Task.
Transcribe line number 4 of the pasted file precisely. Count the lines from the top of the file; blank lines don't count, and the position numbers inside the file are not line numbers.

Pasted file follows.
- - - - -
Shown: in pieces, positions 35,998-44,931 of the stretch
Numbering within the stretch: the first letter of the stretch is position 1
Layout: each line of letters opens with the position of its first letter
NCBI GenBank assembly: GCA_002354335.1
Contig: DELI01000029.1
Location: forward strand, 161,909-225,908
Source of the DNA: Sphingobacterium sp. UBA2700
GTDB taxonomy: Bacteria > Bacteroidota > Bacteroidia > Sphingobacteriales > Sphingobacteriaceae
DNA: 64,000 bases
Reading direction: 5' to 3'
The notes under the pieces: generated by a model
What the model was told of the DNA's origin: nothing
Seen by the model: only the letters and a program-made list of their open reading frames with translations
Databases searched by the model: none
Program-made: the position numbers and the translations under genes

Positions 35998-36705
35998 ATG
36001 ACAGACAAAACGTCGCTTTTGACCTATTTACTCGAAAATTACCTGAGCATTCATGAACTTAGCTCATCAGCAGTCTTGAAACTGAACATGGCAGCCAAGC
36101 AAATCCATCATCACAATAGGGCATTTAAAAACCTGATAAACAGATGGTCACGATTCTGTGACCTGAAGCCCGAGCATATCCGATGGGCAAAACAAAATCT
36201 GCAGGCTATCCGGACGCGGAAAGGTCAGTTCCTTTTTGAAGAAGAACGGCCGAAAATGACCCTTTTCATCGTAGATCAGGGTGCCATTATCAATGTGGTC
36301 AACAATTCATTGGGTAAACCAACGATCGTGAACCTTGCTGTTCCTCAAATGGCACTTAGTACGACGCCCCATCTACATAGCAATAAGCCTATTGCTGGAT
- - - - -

NCBI GenBank assembly: GCA_002354335.1